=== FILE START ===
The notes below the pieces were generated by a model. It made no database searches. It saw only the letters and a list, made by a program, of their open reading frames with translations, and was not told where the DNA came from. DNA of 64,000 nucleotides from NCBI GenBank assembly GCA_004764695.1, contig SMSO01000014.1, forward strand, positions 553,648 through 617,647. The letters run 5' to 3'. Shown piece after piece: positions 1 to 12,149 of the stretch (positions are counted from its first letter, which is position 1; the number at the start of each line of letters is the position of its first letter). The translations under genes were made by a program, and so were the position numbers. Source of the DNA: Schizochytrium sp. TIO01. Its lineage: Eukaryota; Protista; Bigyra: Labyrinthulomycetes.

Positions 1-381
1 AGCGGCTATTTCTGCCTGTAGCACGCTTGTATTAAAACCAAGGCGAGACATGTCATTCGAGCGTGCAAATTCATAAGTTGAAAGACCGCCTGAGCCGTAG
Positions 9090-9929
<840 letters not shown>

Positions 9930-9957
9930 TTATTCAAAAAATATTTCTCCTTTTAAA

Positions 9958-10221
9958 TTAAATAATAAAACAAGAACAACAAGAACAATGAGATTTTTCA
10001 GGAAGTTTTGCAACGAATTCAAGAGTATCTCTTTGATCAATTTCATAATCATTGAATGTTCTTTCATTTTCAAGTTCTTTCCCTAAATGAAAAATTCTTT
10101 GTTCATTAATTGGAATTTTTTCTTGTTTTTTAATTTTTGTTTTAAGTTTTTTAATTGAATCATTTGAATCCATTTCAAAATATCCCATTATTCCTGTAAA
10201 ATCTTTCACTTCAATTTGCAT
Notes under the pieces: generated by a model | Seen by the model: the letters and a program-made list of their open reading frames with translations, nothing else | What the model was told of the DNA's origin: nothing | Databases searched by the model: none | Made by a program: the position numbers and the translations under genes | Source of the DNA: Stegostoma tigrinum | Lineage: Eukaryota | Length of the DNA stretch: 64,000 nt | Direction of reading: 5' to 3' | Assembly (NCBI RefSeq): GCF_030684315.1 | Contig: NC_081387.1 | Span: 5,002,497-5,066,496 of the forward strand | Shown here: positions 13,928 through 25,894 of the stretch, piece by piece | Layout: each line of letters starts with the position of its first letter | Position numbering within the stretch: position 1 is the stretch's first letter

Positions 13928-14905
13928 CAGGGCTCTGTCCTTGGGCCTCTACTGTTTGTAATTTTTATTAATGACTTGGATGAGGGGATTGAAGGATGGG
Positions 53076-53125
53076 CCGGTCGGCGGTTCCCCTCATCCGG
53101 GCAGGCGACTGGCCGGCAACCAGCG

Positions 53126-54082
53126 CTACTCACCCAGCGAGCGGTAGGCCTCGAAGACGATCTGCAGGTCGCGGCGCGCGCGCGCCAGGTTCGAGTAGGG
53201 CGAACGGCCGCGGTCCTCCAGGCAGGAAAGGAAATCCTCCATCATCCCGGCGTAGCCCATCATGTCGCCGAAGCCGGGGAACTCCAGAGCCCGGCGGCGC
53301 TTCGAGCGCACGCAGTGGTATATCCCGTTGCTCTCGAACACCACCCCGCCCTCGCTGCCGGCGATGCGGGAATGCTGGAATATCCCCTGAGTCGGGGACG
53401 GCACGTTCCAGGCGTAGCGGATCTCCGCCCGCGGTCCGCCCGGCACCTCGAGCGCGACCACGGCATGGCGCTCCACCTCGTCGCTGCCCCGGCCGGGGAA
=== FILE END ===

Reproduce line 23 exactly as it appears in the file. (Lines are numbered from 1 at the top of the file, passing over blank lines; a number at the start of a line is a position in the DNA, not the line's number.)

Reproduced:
53401 GCACGTTCCAGGCGTAGCGGATCTCCGCCCGCGGTCCGCCCGGCACCTCGAGCGCGACCACGGCATGGCGCTCCACCTCGTCGCTGCCCCGGCCGGGGAA